The New Synagogue of Long Island
The Synagogue for Spiritual Judaism

Tu B'Shevat


“Every blade of grass has its Angel that bends over it and whispers, “Grow, grow.”

~The Talmud

 

Tu B’Shevat, or the "New Year of the Trees," is Jewish Arbor Day. The holiday is observed on the 15th (tu) of the Hebrew month of Shevat (this year corresponding to January 31st).  Tu B’Shevat was an agricultural festival, marking the emergence of spring. The holiday has become a tree-planting festival in Israel, in which Israelis and Jews around the world plant trees in honor or in memory of loved ones and friends.

 

Tu B’Shevat is a holiday that brings us back to nature. After all, this is a time of year when we could easily lose sight of the beauty of nature. The sky is often gray. The days are often short. Tu B’Shevat reminds us that spring is going to happen after all, the blue sky will come back and flowers will bloom again. It is a holiday that hinges on hope and possibility. The tree is a symbol of life; belief in the face of doubt; strength amidst uncertainty.

 

Naturally, this would be a time for trees to engage in soul-searching - the same way people do on Rosh HaShanah.  So, I offer a tree’s new year checklist:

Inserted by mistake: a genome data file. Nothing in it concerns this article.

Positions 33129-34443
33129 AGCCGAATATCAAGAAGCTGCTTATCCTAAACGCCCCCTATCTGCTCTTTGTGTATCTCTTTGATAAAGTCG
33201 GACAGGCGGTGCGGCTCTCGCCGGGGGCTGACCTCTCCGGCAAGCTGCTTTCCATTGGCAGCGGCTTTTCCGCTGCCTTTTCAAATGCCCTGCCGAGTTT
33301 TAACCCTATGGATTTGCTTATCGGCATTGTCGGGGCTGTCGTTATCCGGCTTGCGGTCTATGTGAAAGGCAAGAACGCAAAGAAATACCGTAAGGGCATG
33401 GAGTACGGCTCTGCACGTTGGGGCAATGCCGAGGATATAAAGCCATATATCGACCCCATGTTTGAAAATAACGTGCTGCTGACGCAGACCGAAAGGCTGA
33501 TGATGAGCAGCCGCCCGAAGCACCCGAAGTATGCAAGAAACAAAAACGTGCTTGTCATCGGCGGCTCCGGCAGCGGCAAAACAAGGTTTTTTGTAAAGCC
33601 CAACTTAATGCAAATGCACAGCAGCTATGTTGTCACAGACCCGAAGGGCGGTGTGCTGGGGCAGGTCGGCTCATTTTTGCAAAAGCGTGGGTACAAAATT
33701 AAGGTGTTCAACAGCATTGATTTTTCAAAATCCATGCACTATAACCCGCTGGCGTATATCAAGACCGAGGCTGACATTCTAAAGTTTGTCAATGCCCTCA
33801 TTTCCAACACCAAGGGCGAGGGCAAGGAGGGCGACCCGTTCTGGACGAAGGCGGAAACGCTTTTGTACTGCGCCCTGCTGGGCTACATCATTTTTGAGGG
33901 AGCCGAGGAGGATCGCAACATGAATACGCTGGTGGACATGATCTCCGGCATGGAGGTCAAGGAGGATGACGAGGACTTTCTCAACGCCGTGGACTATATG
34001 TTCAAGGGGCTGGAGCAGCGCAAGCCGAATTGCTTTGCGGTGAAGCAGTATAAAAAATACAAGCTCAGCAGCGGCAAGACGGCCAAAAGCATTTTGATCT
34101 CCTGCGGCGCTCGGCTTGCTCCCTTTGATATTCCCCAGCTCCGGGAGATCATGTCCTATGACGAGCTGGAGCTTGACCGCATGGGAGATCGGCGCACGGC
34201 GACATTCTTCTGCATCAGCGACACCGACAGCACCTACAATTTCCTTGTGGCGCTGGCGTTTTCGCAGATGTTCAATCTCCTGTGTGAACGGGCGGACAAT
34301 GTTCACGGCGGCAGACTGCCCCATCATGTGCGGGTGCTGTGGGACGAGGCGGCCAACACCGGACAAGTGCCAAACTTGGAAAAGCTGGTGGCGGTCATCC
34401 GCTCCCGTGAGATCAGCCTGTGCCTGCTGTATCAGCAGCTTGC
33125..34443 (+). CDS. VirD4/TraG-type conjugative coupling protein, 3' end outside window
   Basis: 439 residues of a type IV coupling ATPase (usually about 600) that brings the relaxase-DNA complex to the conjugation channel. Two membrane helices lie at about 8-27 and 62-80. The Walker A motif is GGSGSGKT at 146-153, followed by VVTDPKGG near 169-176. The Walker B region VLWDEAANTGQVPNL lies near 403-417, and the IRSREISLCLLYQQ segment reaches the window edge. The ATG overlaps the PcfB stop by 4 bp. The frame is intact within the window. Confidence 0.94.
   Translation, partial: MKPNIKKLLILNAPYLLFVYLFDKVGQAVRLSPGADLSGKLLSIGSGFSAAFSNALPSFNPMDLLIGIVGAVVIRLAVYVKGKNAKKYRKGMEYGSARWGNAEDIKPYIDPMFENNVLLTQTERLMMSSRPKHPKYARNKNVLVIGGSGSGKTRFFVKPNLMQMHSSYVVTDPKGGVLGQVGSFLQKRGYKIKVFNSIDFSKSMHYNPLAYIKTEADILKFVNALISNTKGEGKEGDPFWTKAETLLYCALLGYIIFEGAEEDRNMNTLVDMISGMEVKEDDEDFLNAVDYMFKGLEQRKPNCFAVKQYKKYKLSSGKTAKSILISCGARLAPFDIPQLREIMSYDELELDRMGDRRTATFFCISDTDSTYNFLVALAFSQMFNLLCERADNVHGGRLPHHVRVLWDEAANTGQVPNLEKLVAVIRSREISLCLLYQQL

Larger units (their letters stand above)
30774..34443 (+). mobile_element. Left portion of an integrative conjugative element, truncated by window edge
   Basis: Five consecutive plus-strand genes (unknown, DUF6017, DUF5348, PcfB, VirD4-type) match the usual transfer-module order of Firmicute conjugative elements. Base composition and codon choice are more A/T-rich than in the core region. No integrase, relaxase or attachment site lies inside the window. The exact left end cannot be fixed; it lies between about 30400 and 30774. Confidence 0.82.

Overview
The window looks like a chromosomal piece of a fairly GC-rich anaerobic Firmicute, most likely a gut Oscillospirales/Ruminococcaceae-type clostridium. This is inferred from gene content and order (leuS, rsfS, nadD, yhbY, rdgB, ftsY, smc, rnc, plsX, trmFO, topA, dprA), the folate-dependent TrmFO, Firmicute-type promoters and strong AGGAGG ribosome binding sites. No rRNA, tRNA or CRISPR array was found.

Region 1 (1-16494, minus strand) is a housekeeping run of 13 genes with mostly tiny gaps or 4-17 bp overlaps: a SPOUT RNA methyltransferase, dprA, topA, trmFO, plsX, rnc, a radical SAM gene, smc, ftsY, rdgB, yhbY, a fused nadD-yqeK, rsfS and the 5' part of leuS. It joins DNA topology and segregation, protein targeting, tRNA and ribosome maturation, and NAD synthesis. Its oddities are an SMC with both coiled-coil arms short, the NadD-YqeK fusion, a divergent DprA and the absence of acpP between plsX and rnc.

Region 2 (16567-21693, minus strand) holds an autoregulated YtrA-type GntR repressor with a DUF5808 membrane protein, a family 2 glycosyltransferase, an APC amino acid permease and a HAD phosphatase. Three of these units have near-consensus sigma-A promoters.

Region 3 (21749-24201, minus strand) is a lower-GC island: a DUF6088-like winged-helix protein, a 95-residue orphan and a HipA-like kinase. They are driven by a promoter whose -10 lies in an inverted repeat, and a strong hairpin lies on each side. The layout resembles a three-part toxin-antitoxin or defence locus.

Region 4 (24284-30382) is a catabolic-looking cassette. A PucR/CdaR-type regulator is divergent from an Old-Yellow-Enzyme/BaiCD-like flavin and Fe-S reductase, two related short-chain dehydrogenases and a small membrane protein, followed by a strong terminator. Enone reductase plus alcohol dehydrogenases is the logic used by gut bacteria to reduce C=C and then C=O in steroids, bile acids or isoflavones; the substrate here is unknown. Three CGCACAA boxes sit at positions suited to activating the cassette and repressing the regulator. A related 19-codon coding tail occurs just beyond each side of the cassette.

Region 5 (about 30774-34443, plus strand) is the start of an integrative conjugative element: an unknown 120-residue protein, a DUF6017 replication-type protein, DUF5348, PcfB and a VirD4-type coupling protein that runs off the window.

• Did I shelter the seedlings that live in my shade so they will grow up to be a next generation like myself?
  • Did I grow towards the sun as a tree should, reaching up higher and higher towards that which I can never grasp, but which nurtures me all the same the more I strive towards it?
  • Did I make sure my roots remain firmly planted in the soil that nurtures them, and did I drop my leaves there in the fall to give back life to that which sustains me?
  • Did I ensure that my fruits were sweet and nourished all that came to enjoy them? Did everyone walk away from me with a smile?
  • Did I bend gently in the wind, accepting what G‑d sends but never breaking or giving up hope?
  • Did I grow in strength and wisdom with each new ring this year?


Come to think of it, not a bad checklist for us humans either!


“As my ancestors planted for me, so too I plant for my children and my children’s children.”

~The Talmud


Rabbi Stuart A. Paris, HaKohen



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Torah Completion and Celebration

Sunday, May 15, 2016

7 Iyar, 5776

Rabbi Stuart Paris and Rabbi Gedaliah Druin

Rabbi Gedaliah Druin completing the last letter of the Torah